D-backs ready to move forward sans Haren
Arizona players prepare to welcome Saunders, prospects
PHOENIX -- When D-backs interim general manager Jerry Dipoto and assistant general manager Peter Woodfork called Dan Haren into the clubhouse in the midst of Arizona's 3-2 loss to the Giants on Sunday, they asked him to guess.
Where he was headed, of course.
"I said the Yankees first," Haren said of his first hunch. "I know as much as [the media] know."
But despite the rumors indicating otherwise, Haren was sent from Arizona to Los Angeles in exchange for four Angels headlined by lefty starter Joe Saunders.
"We watched Dan Haren walk out the door, and it's with sadness," Dipoto said. "Nothing Dan Haren did brought our organization to where we are today, a last-place club."
When told he was heading home -- he grew up 20 minutes from Angel Stadium of Anaheim -- and not, in fact, going eastward, "obviously, I was smiling," Haren said.
His teammates couldn't muster that same grin.
"Danny did a great job while he was here," a visibly disappointed but certainly unsurprised Justin Upton said. "I'm excited for him. He's going to back home to L.A. and pitching in a pennant race. For us, moving forward he was our best piece to try to make our team better and it's unfortunate that we have gotten to this point and Haren has to go. But we're building for the future."
Upton pointed to the three prospects -- Minor League pitchers Rafael Rodriguez and Patrick Corbin in addition to an unnamed player -- as the base of that new structure.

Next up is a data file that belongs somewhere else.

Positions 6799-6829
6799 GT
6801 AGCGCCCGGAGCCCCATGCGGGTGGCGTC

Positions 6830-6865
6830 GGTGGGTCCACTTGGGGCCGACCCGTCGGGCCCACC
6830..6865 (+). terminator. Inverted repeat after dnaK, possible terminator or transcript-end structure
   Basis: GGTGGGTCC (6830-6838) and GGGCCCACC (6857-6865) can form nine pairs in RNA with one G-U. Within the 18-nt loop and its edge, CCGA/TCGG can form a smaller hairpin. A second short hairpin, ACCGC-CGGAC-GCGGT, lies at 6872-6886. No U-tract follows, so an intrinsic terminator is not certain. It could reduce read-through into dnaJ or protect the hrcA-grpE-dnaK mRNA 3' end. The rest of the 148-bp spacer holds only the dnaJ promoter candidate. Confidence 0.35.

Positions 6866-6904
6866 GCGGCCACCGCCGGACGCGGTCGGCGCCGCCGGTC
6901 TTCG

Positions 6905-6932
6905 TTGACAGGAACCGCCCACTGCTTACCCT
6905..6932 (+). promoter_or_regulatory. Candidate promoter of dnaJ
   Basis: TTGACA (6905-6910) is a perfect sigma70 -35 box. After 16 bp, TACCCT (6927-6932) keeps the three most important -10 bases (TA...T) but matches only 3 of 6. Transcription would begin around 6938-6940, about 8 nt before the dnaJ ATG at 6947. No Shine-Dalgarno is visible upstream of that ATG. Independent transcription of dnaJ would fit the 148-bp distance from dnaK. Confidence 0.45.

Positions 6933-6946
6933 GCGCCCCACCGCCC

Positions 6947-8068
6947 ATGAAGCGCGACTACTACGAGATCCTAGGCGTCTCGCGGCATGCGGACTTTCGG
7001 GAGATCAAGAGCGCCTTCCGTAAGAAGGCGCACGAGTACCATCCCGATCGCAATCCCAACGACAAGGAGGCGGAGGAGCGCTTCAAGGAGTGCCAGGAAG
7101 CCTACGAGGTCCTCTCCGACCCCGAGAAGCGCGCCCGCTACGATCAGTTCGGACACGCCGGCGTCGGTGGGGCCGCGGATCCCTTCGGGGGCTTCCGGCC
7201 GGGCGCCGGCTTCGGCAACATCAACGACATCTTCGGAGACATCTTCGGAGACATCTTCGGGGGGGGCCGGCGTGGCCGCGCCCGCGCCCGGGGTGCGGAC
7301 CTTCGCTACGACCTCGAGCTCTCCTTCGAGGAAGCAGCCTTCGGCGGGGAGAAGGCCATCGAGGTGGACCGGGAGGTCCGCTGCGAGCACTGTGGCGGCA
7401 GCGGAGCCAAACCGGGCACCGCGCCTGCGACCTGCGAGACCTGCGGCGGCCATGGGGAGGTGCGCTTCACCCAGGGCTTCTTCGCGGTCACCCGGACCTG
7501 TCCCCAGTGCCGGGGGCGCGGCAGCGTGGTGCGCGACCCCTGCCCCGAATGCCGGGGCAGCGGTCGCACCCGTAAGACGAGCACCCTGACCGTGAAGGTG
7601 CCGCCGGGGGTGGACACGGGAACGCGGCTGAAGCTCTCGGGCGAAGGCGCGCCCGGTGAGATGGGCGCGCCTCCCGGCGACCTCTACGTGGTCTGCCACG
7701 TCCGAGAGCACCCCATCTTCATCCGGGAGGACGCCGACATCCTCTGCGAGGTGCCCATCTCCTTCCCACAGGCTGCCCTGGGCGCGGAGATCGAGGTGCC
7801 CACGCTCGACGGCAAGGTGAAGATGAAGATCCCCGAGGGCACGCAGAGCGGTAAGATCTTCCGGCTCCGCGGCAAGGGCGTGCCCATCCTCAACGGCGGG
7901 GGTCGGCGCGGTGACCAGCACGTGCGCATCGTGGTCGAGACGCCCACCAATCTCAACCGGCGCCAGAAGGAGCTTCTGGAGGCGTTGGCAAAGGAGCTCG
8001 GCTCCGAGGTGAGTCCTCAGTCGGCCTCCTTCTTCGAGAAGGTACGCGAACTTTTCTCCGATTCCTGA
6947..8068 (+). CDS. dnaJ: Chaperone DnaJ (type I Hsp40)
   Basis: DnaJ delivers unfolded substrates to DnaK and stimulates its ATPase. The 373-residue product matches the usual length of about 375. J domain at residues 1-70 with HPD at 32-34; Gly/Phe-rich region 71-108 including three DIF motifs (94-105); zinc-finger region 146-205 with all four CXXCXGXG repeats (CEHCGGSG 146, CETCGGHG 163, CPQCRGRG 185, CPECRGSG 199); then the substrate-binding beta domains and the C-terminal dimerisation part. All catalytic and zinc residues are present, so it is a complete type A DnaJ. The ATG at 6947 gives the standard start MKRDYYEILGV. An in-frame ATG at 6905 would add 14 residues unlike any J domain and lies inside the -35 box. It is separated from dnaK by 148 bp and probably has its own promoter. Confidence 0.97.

"We wish the best of luck to him, and hopefully he has an awesome time there," added Barry Enright, who started but didn't figure into the decision of Sunday's defeat and like Haren is a Pepperdine University alumnus. "We have a lot of good pieces here, and we're going to compete as long as we're here. It's saddening to lose an awesome, amazing player like that, but we're going to welcome Joe into the club and go from there."
Haren, who was acquired in December 2007 and compiled a 37-26 record here with a 3.56 ERA, was paired with Brandon Webb in hopes of re-creating Arizona's one-two World Series punch of Curt Schilling and Randy Johnson. Webb (shoulder surgery) hasn't thrown a pitch since Opening Day 2009.
"A lot of good and bad," Haren said of his experience in Arizona, where he and family live year-round. "I'm kind of sad it didn't lead to what I was brought here for, which was bring the team to the next level. I was brought here to put [the D-backs] over the top. It didn't happen that way."
Andrew Pentis is an associate reporter for MLB.com. This story was not subject to the approval of Major League Baseball or its clubs.